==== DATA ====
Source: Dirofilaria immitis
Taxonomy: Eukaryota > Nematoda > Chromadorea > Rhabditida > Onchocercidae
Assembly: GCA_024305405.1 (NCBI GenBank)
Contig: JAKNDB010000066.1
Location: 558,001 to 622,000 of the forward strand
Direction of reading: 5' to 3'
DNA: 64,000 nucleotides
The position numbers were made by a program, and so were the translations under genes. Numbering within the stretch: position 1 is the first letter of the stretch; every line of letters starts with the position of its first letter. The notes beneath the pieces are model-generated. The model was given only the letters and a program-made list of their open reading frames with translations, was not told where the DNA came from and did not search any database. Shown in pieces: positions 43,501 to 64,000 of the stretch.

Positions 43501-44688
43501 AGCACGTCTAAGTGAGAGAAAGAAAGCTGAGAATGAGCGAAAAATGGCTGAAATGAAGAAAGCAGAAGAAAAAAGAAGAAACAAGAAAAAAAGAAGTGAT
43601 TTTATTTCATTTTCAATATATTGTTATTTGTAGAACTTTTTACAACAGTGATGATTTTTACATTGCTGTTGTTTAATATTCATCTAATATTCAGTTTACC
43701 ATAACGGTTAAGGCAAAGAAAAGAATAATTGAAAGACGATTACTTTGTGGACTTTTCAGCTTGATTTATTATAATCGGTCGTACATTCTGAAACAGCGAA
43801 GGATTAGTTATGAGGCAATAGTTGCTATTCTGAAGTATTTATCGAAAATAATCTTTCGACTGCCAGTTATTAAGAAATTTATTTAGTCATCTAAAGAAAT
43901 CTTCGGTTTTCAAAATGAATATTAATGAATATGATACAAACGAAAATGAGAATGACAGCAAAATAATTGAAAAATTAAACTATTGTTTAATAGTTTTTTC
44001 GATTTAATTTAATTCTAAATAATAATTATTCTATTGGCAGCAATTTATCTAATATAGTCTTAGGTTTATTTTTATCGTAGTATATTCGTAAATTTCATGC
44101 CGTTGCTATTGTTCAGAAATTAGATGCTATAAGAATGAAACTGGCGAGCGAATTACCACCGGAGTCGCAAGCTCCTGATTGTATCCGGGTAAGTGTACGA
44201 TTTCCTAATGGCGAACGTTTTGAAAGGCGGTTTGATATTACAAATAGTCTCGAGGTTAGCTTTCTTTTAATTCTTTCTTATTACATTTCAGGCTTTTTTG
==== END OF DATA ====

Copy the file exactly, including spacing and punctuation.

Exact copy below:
Source: Dirofilaria immitis
Taxonomy: Eukaryota > Nematoda > Chromadorea > Rhabditida > Onchocercidae
Assembly: GCA_024305405.1 (NCBI GenBank)
Contig: JAKNDB010000066.1
Location: 558,001 to 622,000 of the forward strand
Direction of reading: 5' to 3'
DNA: 64,000 nucleotides
The position numbers were made by a program, and so were the translations under genes. Numbering within the stretch: position 1 is the first letter of the stretch; every line of letters starts with the position of its first letter. The notes beneath the pieces are model-generated. The model was given only the letters and a program-made list of their open reading frames with translations, was not told where the DNA came from and did not search any database. Shown in pieces: positions 43,501 to 64,000 of the stretch.

Positions 43501-44688
43501 AGCACGTCTAAGTGAGAGAAAGAAAGCTGAGAATGAGCGAAAAATGGCTGAAATGAAGAAAGCAGAAGAAAAAAGAAGAAACAAGAAAAAAAGAAGTGAT
43601 TTTATTTCATTTTCAATATATTGTTATTTGTAGAACTTTTTACAACAGTGATGATTTTTACATTGCTGTTGTTTAATATTCATCTAATATTCAGTTTACC
43701 ATAACGGTTAAGGCAAAGAAAAGAATAATTGAAAGACGATTACTTTGTGGACTTTTCAGCTTGATTTATTATAATCGGTCGTACATTCTGAAACAGCGAA
43801 GGATTAGTTATGAGGCAATAGTTGCTATTCTGAAGTATTTATCGAAAATAATCTTTCGACTGCCAGTTATTAAGAAATTTATTTAGTCATCTAAAGAAAT
43901 CTTCGGTTTTCAAAATGAATATTAATGAATATGATACAAACGAAAATGAGAATGACAGCAAAATAATTGAAAAATTAAACTATTGTTTAATAGTTTTTTC
44001 GATTTAATTTAATTCTAAATAATAATTATTCTATTGGCAGCAATTTATCTAATATAGTCTTAGGTTTATTTTTATCGTAGTATATTCGTAAATTTCATGC
44101 CGTTGCTATTGTTCAGAAATTAGATGCTATAAGAATGAAACTGGCGAGCGAATTACCACCGGAGTCGCAAGCTCCTGATTGTATCCGGGTAAGTGTACGA
44201 TTTCCTAATGGCGAACGTTTTGAAAGGCGGTTTGATATTACAAATAGTCTCGAGGTTAGCTTTCTTTTAATTCTTTCTTATTACATTTCAGGCTTTTTTG